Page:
Cranky Flier Podcast #1: Across the Aisle From OneJet CEO Matt Maguire

When I asked last week, many of you really liked the idea of a podcast. So here it is. This one went longer than planned (17m50s) because I repurposed an interview I was planning to transcribe for my Across the Aisle series. Now you get to hear me speak with OneJet CEO Matt Maguire instead.

Please provide feedback on this, so I can tweak and ultimately decide if this is worth doing. And if you’re interested in becoming a sponsor, email me at cf@crankyflier.com.

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20 Comments on "Cranky Flier Podcast #1: Across the Aisle From OneJet CEO Matt Maguire"

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Stephen Ivey
Guest

I think the podcast is great. especially when you do across the aisle segments. Plus if you break your fingers again you can just do a podcast! Also, I think a cranky rant segment about how awful United is! Also as far as sponsors you should check out patreon.com/. keep up the good work!

noahkimmel
Member

I really liked this! Worked well for the across-the-aisle segments

Alan Gluck
Member

Is the podcast going to become a regular (maybe weekly) feature? If so, how do I subscribe?

Thanks Cranky.

David SF eastbay
Guest

Sorry I won’t be listening.

Kilroy
Guest
This is an interesting business model. I like the idea of connecting mid sized cities directly. It reminds of the Ultimate Air Shuttle operation out of Cincinnati, only with much smaller planes. Did Mr. Maguire mention that he would ever consider flying out of non-commercial airports that are closer to city centers (again, like UAS does out of Lunken in Cincy)? I know he mentioned that fuel was much cheaper at the commercial airports, but they are usually much less convenient for travels, especially when flight times are so short. Could be interesting to see OneAir try both options, like… Read more »
Kilroy
Guest

Oh, and not to continue to harp on Ultimate Air Shuttle, but if you could arrange an interview with them (suggested topics: their history, their business model / niche, future plans, etc), that would make for a great Across the Aisle post.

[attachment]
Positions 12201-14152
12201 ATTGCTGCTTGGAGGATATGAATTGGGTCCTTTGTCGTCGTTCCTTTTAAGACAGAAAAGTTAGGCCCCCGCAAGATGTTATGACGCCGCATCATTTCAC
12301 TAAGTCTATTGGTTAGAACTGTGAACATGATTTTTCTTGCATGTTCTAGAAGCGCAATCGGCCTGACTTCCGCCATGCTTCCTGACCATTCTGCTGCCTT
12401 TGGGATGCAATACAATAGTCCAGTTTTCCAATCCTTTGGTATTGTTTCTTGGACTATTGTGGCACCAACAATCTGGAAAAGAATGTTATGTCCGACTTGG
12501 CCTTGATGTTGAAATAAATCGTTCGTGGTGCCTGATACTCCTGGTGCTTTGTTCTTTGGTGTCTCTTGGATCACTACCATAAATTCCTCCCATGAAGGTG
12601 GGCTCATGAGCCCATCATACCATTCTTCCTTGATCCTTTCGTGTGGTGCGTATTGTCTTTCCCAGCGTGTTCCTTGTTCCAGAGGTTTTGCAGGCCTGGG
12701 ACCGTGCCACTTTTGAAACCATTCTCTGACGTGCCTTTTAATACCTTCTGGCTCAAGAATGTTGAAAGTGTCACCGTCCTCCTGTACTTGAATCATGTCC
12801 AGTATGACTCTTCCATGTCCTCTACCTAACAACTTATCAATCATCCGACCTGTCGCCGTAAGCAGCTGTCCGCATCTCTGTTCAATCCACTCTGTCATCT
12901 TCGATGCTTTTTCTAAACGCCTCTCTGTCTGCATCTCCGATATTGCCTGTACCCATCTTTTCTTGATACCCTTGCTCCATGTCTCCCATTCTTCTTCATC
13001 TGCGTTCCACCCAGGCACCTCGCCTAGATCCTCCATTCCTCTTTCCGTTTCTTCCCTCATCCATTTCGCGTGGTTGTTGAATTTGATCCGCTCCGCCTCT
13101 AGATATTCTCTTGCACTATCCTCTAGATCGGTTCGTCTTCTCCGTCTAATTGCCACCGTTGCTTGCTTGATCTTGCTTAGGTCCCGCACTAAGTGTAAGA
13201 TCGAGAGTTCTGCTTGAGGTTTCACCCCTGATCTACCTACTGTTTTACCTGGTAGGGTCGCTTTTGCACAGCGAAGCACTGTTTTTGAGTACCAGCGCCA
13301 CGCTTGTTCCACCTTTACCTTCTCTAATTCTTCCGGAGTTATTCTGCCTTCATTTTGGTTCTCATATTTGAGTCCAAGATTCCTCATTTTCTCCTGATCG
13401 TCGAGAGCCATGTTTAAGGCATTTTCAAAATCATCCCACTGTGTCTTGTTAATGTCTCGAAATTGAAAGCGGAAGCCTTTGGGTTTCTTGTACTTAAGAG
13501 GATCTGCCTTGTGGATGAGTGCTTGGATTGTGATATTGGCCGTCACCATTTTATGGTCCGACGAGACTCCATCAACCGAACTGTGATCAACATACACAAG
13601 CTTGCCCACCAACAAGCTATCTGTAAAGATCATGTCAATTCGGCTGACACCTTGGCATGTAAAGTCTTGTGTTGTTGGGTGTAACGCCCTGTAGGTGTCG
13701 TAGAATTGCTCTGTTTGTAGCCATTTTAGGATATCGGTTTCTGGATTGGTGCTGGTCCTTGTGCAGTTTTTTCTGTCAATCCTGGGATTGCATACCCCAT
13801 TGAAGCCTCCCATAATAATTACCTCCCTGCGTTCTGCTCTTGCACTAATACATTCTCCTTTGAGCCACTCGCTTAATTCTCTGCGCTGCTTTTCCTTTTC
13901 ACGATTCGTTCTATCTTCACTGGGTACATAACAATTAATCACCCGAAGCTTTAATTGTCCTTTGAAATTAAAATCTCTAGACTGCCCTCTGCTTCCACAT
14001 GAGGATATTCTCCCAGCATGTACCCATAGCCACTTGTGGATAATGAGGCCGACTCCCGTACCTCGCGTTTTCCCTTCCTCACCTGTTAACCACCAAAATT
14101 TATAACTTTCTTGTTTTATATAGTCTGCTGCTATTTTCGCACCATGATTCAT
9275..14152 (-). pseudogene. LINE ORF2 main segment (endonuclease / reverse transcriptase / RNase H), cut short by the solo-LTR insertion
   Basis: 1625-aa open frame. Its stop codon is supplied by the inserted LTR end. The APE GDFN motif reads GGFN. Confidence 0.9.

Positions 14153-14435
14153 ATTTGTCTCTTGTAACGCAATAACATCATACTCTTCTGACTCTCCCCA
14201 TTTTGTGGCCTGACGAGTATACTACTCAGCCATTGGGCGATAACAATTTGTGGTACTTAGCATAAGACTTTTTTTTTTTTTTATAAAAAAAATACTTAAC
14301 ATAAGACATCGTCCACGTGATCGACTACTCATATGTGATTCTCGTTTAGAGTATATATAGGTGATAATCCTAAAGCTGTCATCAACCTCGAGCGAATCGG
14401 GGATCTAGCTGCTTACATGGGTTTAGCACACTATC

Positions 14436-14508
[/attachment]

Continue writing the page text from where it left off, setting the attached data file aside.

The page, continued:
An interview with an EAS carrier like SeaPort Air would also be worth a shot.

I find these smaller scheduled operators to be very fascinating, and a good change of pace from reading about the big guys.

cblock2
Member

An interview with SeaPort would be interesting, but in a “wow, what happened that led to Chapter 7?” way. I’d listen, but I don’t know how many others would.

Mark
Member

Could not get podcast. Said——this content is not compatible with your email client. ???

Doug Hirsch
Member

Well done.

James
Guest

Great job on your first podcast. Like to hear many more. Actually, I prefer podcast these days over written content as I can multitask when enjoying the podcast.

One important thing though would be ensure they are available iTunes and Google. Helps the listeners with access to and for you broadens distribution methods and builds awareness of your podcast.

Sanjeev M
Guest

As long as the post is accompanied with a picture of our usual cigarette smoker, I’m ok with it :)

pilotaaron1
Guest

I would love in addition to the podcast if we had a chance to view the text of it. I always read the blog at work. I realize right now that is a ton of work especially with the broken fingers right now. But maybe something in the future.

Anonymous
Member

Excellent Brett! Well done – please continue with the great work!

Ron
Guest

Nice podcast. One thing I wonder about with very small aircraft is variable demand. When you have 100-200 daily seats in a market, you can assume demand will be somewhat similar from day to day or week to week, and then you fine-tune the match between seats and demand by dynamically adjusting prices. But what do you do when you have just 7 or 14 seats? How can you guarantee that you don’t fly empty one day, and are oversubscribed the next day?

Doug Hirsch
Member

Ron has nailed one of the chief headaches on Essential Air Services routes. You may get the “completion” subsidy for flying empty, but if you can’t keep the numbers up, no one can justify paying for the route to continue. That said, these are smaller aircraft than the 19-seaters we were flying on EAS routes, which is an advantage during off-peak periods.
The advantage we had was 34-seaters we could swap in during peak demand.

Doug (Colgan dispatch 2003-6)

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